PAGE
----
Dylan Adams in his second year of the nautical sciences program at BCIT’s Marine Campus. Sure, he attends classes in North Vancouver, but he’s been representing BCIT all over the world on a 13,000-tonne cargo ship.
“This past spring I did three months aboard an international ship, the Zelada Desgagnes,” he told me. “I sailed the Mississipi from New Orleans all the way to the Gulf of Mexico and from New Orleans we went all the way up to Iceland.”
Adams’ ship then continued via Spain, through the Suez Canal to Djibouti, delivering a cargo load of windmills on their arrival. And that was just the way there.
The route sounds exotic when compared to the average BCIT student commute, and in Adams’ program, students alternate time between the classroom and working at sea.
“It’s a big learning experience … you spend half the day working on the bridge, taking part in all the navigational duties and assisting in navigating the vessel, and for [the other] half the day you do deck-work and help maintain the ship,” he explained.
What inspires a guy who grew up in east Vancouver to find work on a cargo ship in the first place? The credit is likely due to childhood summers spent on one of B.C.’s tiny Gulf Islands, where his grandparents had a cabin.
When he was nine, Adams’ grandfather encouraged him to save up his allowance and then helped him purchase a tiny sailboat. This was the first sailing that Adams had ever done. He says it sparked his interest for being on the water.”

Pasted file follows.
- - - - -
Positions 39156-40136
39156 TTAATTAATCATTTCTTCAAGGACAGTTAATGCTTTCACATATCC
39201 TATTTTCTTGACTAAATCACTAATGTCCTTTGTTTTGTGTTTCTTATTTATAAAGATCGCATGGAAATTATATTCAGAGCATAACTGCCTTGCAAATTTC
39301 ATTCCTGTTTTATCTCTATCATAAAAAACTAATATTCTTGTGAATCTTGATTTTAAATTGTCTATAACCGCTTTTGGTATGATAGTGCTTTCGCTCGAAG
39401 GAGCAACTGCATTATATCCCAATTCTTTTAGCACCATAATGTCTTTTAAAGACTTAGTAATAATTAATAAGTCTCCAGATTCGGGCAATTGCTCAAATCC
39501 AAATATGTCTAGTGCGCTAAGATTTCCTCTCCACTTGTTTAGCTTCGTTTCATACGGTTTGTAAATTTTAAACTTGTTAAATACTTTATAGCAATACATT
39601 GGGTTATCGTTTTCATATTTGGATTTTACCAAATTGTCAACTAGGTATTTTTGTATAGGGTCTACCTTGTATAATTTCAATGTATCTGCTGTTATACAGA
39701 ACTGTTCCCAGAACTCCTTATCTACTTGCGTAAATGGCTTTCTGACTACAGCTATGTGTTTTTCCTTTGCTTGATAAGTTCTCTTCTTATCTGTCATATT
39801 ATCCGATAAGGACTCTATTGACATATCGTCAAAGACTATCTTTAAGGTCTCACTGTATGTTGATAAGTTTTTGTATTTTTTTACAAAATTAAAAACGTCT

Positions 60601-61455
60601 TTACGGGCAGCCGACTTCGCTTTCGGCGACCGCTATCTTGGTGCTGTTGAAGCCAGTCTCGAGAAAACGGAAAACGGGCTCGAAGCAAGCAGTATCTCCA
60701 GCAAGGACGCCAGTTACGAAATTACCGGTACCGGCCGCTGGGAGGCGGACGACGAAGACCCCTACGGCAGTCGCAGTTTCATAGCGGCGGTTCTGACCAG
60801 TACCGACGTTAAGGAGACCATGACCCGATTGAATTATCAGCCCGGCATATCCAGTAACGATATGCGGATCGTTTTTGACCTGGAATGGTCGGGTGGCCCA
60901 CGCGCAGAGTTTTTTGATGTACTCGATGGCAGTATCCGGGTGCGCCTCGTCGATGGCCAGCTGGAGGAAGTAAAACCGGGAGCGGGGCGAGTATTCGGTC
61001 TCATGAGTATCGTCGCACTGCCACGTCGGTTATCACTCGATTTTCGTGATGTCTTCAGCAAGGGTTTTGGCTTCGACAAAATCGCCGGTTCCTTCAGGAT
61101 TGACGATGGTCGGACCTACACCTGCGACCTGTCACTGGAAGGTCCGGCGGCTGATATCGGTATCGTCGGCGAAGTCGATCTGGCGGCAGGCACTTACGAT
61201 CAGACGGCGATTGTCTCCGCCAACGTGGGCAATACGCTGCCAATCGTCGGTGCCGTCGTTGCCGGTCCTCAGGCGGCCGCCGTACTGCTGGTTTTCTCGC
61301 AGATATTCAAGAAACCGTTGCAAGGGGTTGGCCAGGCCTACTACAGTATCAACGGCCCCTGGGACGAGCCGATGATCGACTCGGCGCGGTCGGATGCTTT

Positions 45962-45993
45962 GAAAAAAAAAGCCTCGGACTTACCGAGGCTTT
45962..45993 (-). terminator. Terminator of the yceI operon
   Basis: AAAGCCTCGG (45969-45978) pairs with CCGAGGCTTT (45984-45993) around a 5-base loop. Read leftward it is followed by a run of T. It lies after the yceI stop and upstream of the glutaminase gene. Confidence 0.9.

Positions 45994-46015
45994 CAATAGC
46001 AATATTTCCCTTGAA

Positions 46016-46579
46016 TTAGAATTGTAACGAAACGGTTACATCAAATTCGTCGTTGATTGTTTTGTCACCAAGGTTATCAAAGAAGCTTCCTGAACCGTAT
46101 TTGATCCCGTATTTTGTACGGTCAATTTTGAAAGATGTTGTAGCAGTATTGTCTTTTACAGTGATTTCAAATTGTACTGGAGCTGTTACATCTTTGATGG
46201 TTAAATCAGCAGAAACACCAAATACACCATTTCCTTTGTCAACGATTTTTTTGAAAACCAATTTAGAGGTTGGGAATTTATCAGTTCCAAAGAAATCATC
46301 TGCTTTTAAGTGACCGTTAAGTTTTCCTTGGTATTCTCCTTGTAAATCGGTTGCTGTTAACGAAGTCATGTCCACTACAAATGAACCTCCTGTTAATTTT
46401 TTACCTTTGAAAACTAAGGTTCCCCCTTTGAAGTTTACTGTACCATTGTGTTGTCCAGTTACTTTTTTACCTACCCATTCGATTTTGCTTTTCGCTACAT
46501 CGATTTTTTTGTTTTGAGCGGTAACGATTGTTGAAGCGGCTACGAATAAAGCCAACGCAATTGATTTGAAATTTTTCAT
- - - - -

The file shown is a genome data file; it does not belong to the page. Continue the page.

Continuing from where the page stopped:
His interest further developed after high school when Dylan moved to Squamish and completed Capilano University’s wilderness leadership program.
“[The program] really changed me a lot. It got me into climbing and paddling and really got me into sailing,” he says.
After Capilano, Adams explains how the pull to pursue a marine career at BCIT got the better of him.
While travelling in Australia, he met a guy who needed a hand sailing a catamaran down to Tasmania, and he jumped at the opportunity.
In his program at BCIT, Adams is gaining the knowledge and experience to help him earn “the big ticket”, officially known as his Watchkeeping Gate Ticket. When he earns this designation he will be qualified to pilot anything from a little sailboat to a 300,000-tonne super-tanker.
With any number of possibilities on the horizon, you have to wonder what the future holds for Dylan Adams.
“At the end of everything I’d like to run my own business, [with the help of a] charter boat or some kind of offshore sailboat where I could take students around, teach them sailing,” he says. “I’d like to keep travelling a lot, but ultimately I’d like to be in B.C … I love the islands.”
Figuratively speaking, the 22 year-old sounds unquestionably grounded, but literally, he’ll soon be out to sea.[hr]